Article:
The absorbers of nonvisible rays according to the present invention will hereinafter be described in detail.

In the absorbers of nonvisible rays according to the present invention, electroconductive anhydrous zinc antimonate is used as a component for absorbing the nonvisible rays. This electroconductive anhydrous zinc antimonate is obtained, for example, in accordance with the preparation process disclosed in Japanese Patent Application Laid-Open No. 219743/1994.

Japanese Patent Application Laid-Open No. 219743/1994 discloses a powder of electroconductive anhydrous zinc antimonate having a molar ratio of ZnO to Sb2O5 of 0.8 to 1.2 and a primary particle size of 5 to 200 nm and shows a process for preparing the powder of electroconductive anhydrous zinc antimonate by calcining a mixture containing a zinc compound, from which zinc oxide is formed by calcination, and an antimony compound, from which antimony oxide is formed by calcination, in a proportion that a molar ratio of ZnO to Sb2O5 will be 0.8 to 1.2.

More specifically, the electroconductive anhydrous zinc antimonate can be prepared by mixing the zinc compound, from which zinc oxide is formed by calcination, and the antimony compound, from which antimony oxide is formed by calcination, in a proportion that a molar ratio of ZnO to Sb2O5 in the electroconductive anhydrous zinc antimonate finally formed will be 0.8 to 1.2 and calcining the resultant mixture, for example, at 500 to 680 C.

As the zinc compound, from which zinc oxide is formed by calcination, is used at least one selected from the group consisting of zinc hydroxide, zinc oxide, zinc salts of inorganic acids and zinc salts of organic acids. These zinc compounds may be used in combination.

Examples of the zinc salts of inorganic acids include zinc carbonate, basic zinc carbonate, zinc nitrate, zinc chloride and zinc sulfate. Examples of the zinc salts of organic acids include zinc formate, zinc acetate and zinc oxalate. As these zinc compounds, may be used those commercially available as industrial products. When zinc hydroxide or zinc oxide is used, however, those having a primary particle size of 200 nm or smaller are preferred. The salts of acids, in which the acids are volatilized by calcination, i.e., the carbonate and the salts of the organic acids, are particularly preferred.

As the antimony compound, from which antimony oxide is formed by calcination, is preferably used colloidal antimony oxide having a primary particle size of 200 nm or smaller. Specific examples thereof include diantimony pentoxide sol, hexaantimony tridecoxide sol, hydrated diantimony tetroxide sol and colloidal diantimony trioxide.

The colloidal antimony oxide is preferably an acidic sol having a primary particle size of 2 to 200 nm and free of any base such as an amine or sodium.

As the antimony oxide sol, may be used that containing antimony oxide (Sb2O5, Sb6O13 or Sb2O4) at a concentration of 1 to 60 mass %. Such an oxide may also be dried by a method of spray drying, vacuum drying, freeze-drying or the like before its use.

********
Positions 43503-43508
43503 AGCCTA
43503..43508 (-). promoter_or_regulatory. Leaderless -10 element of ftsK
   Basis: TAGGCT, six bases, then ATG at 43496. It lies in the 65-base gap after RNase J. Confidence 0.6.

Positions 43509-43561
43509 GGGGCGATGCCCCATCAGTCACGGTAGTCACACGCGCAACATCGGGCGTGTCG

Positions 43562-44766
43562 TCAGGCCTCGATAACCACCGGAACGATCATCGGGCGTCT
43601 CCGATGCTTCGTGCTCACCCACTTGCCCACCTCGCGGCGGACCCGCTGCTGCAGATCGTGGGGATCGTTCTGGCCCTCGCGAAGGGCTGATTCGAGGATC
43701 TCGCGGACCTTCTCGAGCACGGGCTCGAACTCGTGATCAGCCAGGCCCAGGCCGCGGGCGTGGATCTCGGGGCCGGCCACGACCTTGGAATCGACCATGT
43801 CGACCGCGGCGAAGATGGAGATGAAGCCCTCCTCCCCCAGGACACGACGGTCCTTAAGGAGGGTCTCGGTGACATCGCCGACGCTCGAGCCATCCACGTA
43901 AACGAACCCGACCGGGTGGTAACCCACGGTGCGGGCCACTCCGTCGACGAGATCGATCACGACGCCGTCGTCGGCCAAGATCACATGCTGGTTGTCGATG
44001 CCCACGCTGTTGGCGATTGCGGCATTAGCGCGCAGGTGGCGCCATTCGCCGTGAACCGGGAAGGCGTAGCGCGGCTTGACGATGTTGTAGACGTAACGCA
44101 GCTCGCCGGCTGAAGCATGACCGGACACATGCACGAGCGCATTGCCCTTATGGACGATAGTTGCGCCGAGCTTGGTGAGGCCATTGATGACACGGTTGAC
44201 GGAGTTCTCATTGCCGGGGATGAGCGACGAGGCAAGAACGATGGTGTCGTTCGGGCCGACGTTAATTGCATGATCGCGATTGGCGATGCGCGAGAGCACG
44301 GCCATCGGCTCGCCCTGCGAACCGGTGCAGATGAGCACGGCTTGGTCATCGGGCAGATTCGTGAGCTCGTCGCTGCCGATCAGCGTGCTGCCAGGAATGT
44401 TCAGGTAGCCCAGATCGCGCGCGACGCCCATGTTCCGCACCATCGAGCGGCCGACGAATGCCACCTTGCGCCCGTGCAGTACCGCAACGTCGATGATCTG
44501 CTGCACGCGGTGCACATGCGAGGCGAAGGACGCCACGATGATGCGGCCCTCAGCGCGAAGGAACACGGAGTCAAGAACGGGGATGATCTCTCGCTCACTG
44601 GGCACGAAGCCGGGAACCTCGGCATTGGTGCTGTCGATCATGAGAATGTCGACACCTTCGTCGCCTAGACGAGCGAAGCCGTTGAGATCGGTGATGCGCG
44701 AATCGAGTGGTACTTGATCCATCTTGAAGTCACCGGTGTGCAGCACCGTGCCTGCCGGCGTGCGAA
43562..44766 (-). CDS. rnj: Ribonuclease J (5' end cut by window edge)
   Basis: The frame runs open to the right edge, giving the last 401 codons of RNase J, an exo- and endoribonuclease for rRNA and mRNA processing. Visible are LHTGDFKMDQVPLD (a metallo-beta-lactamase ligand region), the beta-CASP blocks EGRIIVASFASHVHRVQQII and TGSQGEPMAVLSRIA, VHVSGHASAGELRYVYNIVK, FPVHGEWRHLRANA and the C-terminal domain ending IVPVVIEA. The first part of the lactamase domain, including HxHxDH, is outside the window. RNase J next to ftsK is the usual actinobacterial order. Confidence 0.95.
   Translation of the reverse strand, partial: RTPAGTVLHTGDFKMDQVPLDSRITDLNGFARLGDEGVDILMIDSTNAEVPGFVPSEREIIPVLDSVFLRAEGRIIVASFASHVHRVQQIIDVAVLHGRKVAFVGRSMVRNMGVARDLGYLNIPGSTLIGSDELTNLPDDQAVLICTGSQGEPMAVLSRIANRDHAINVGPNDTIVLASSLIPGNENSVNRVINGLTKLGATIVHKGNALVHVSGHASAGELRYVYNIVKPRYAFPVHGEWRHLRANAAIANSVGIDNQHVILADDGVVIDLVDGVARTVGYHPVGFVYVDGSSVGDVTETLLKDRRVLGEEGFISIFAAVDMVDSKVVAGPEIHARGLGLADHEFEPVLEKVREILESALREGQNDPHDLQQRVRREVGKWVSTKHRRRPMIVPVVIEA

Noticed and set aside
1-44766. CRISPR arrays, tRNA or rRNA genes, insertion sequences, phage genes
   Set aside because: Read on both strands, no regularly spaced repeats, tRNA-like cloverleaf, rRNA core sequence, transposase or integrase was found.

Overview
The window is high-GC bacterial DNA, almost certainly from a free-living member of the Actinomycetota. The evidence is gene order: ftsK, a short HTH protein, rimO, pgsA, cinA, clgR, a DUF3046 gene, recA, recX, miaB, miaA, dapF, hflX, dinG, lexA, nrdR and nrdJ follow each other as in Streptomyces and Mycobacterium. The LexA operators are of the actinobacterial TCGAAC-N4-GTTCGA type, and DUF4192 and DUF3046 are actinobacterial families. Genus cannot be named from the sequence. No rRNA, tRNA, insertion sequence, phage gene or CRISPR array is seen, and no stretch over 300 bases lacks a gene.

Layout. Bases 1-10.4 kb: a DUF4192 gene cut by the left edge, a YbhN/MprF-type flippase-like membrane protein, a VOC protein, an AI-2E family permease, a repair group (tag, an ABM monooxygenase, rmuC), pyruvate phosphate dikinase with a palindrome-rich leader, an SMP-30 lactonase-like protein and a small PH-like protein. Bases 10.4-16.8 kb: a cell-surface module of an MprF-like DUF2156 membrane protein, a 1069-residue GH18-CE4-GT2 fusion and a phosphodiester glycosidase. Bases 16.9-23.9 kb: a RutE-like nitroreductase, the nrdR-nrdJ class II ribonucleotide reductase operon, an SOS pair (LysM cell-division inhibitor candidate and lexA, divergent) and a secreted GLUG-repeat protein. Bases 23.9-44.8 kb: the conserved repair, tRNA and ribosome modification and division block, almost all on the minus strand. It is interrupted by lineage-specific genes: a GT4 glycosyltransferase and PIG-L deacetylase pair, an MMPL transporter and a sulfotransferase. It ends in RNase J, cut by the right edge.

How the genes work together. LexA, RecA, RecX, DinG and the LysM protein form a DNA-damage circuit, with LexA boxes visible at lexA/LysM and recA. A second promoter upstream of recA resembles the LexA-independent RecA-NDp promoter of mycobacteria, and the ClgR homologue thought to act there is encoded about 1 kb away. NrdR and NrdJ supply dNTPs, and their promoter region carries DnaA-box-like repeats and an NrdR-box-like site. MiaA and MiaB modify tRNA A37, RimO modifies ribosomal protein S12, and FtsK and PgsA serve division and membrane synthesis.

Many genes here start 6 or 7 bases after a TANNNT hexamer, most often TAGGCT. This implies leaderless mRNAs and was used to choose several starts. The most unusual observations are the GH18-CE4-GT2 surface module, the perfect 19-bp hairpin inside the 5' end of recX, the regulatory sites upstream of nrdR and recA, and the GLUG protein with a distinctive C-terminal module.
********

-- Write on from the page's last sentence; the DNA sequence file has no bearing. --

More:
Mixing of the above-described zinc compound and antimony compound can be carried out using any of various kinds of conventional stirrers and mixers under conditions of, for example, at 0 to 100 C. for 0.1 to 30 hours.

When an antimony oxide sol as described above is used as the colloidal antimony oxide, its mixture with the zinc compound is preferably dried before calcination.

The drying of the mixture (slurry) of the zinc compound and the antimony oxide sol may be conducted using a suitable dryer such as a spray dryer. The drying temperature is preferably 500 C. or lower, particularly, 300 C. or lower.

Calcination of the zinc compound and antimony compound is carried out by heating, for example, a mixture of the zinc compound and the antimony oxide sol, a mixture of the zinc compound and the dried product of the antimony oxide sol, or a mixture of the zinc compound and the colloidal diantimony trioxide. The calcination is performed at a temperature of 500 to 1,100 C., preferably 550 to 680 C., for 0.5 to 50 hours, preferably 2 to 20 hours.

By the calcination, a solid phase reaction is caused between the zinc compound and the antimony compound, whereby the electroconductive anhydrous zinc antimonate is formed.

In the present invention, the powder of electroconductive anhydrous zinc antimonate used as a component for absorbing the nonvisible rays preferably has a specific resistance of 5,000 Ω-cm or lower.

If the specific resistance of the powder is higher than 5,000 Ω-cm, the performance of the resulting absorber for absorbing infrared rays becomes insufficient. It is hence not preferable to use any powder having such a high specific resistance.

Besides, the powder of electroconductive anhydrous zinc antimonate used as a component for absorbing the nonvisible rays is preferably fine powder of the colloidal level that has a primary particle size of 5 to 200 nm.

If the primary particle size of the powder exceeds 200 nm, the transmittance of rays within a visible region is reduced, so that an absorber of nonvisible rays having excellent transparency may not be obtained. If the primary particle size is smaller than 5 nm on the other hand, such fine particles tend to aggregate. It is hence difficult to uniformly disperse such electroconductive anhydrous zinc antimonate in a synthetic resin, and besides it is very difficult to produce such electroconductive anhydrous zinc antimonate itself.

Since the electroconductive anhydrous zinc antimonate obtained by the above-described calcination is sintered only to a low extent, even its agglomerate may be easily ground using a conventional wet grinding process in which a grinding treatment is conducted in water or a suitable organic solvent. Such a compound does not form a hydrous salt even when it is ground or heated in water.

When the electroconductive anhydrous zinc antimonate is subjected to wet grinding as described above to form electroconductive anhydrous zinc antimonate sol using water or an organic solvent as a dispersion medium, an alkylamine such as ethylamine, propylamine, isopropylamine or diisobutylamine, an alkanolamine such as triethanolamine or monoethanolamine, a diamine such as ethylenediamine, or an oxycarboxylic acid such as lactic acid, tartaric acid, malic acid or citric acid may be added as a stabilizer as needed.